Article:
“Most young people are image-conscious. Most of them are afraid of getting dirty,” said Tisna Rohmat, a 33-year-old farmer. “They want to work in offices instead.
Cahyono Kurnia, a farmer from Ciwidey, West Java, said price uncertainties that lead to losses had discouraged young people from joining the sector and had forced some farmers to stop farming until they could raise enough capital to start again.
“Farmers must deal with harvest cycles. Some get their capital back, some do not,” said Cahyono, who now sells his tomatoes directly to consumers with the assistance of agritech start-up TaniHub Group.
2. The middlemen trap
Without access to a distribution chain, most farmers rely on middlemen to market their crops. Indonesians call them tengkulak, a word that carries negative connotations.
Middlemen buy from farmers in bulk at very low prices, sometimes locking in orders long before harvest — a practice called ijon. Farmers entrust their produce to these middlemen, as they don’t have the networks to market their products.
In a 2016 special report, the Post spoke with shallot farmers in Brebes, Central Java, the biggest shallot producing region in the country. They said they “are on the foolish side” and only knew how to farm and sell shallots to middlemen.
“The ups and downs of farming impact people’s level of interest in working in the sector, especially among younger generations,” SMERU researchers wrote. They studied farmers and farmlands in Cianjur and Bekasi in West Java and the Banjar regency in South Kalimantan for the 2016 study.
“Most of us have been lied to by tengkulak in the past [...] We didn’t have any price certainty when we sold our vegetables,” said Cuandi Yusuf, a farmer from Ciwidey, West Java, who produces red chili, carrots and cabbage.
Cuandi, who farms his own 800 square meter field and 1,400 sqm he rents from a nearby pesantren (Islamic boarding school), now sells his produce directly to modern markets. He is one of the beneficiaries of the Indonesia Japan Horticulture Public-Private Partnership Project (IJHOP4), organized by the Japan International Cooperation Agency (JICA).
3. The rise of processed foods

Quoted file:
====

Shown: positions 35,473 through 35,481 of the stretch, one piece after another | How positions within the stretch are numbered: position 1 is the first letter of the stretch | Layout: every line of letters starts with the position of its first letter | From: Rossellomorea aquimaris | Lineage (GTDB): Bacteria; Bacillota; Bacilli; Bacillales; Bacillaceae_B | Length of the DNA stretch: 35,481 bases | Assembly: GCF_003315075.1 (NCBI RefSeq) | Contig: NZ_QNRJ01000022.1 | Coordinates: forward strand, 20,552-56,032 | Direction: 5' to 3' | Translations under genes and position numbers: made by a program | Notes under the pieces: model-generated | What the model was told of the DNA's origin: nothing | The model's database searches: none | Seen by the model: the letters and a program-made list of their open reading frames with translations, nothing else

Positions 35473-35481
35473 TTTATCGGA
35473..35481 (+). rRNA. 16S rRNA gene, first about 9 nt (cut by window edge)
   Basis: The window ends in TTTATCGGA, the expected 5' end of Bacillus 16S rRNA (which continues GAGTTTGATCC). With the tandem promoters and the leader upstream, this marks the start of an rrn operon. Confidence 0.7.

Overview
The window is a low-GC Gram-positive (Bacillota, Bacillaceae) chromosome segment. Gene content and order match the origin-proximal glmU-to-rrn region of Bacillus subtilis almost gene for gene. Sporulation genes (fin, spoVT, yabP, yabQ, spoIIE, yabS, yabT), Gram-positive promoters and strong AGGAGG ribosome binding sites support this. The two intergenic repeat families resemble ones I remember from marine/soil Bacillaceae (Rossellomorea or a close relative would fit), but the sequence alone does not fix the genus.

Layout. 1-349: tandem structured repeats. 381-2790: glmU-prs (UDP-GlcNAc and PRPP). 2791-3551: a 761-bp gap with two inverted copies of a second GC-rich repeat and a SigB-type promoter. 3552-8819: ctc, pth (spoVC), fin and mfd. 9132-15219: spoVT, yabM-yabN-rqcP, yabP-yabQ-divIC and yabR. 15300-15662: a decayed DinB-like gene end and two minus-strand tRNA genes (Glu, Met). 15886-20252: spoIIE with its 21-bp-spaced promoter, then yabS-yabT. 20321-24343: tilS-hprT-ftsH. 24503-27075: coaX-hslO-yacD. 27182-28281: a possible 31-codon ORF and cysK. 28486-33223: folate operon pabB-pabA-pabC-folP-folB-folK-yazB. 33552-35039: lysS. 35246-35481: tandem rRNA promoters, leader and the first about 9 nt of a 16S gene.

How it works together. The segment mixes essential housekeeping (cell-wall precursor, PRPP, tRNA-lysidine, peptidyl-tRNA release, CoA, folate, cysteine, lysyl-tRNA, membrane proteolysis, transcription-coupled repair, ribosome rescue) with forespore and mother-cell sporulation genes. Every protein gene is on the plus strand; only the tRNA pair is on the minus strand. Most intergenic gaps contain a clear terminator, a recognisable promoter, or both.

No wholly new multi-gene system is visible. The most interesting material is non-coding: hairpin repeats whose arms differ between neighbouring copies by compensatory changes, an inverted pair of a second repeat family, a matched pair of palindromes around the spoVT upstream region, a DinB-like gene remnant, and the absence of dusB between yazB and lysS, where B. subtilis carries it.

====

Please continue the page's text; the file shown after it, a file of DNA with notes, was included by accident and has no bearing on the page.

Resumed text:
From frozen vegetables to wheat breads, breakfast cereals and instant noodles, cheaper and more convenient processed foods are rising in popularity, posing a threat to those who sell fresh agricultural produce.
Sales of ultra-processed food have increased 10 percent per year in middle-income countries, according to studies cited in a 2019 report from the United Nations Food and Agricultural Agency (FAO). This contrasts with declining growth in agricultural production and crop yields in recent years.
The FAO estimates that growth in global demand for agricultural products will fall from an average of 2.2 percent per year over the past 30 years to 1.5 percent a year for the next 30 years. This slowdown will be more dramatic in developing countries.
Ciwidey tomato farmer Cahyono also raised concerns about people’s health.
“[Without farmers], there may not be healthy food because most healthy food comes from vegetables,” he said. “If we don’t farm, what will city people eat?”
Making matters worse is the flock of imported agricultural and processed food products. Farmers for some commodities have to also worry about flooding imports threatening their existence.
Take soybeans as an example. University of Lampung (Unila) agricultural economics professor Bustanul Arifin said local soybeans had fulfilled about 90 percent of national consumption in 1992. But the sector soon faltered due to waves of droughts, economic crisis and cheap soybean imports from the United States in the next decade.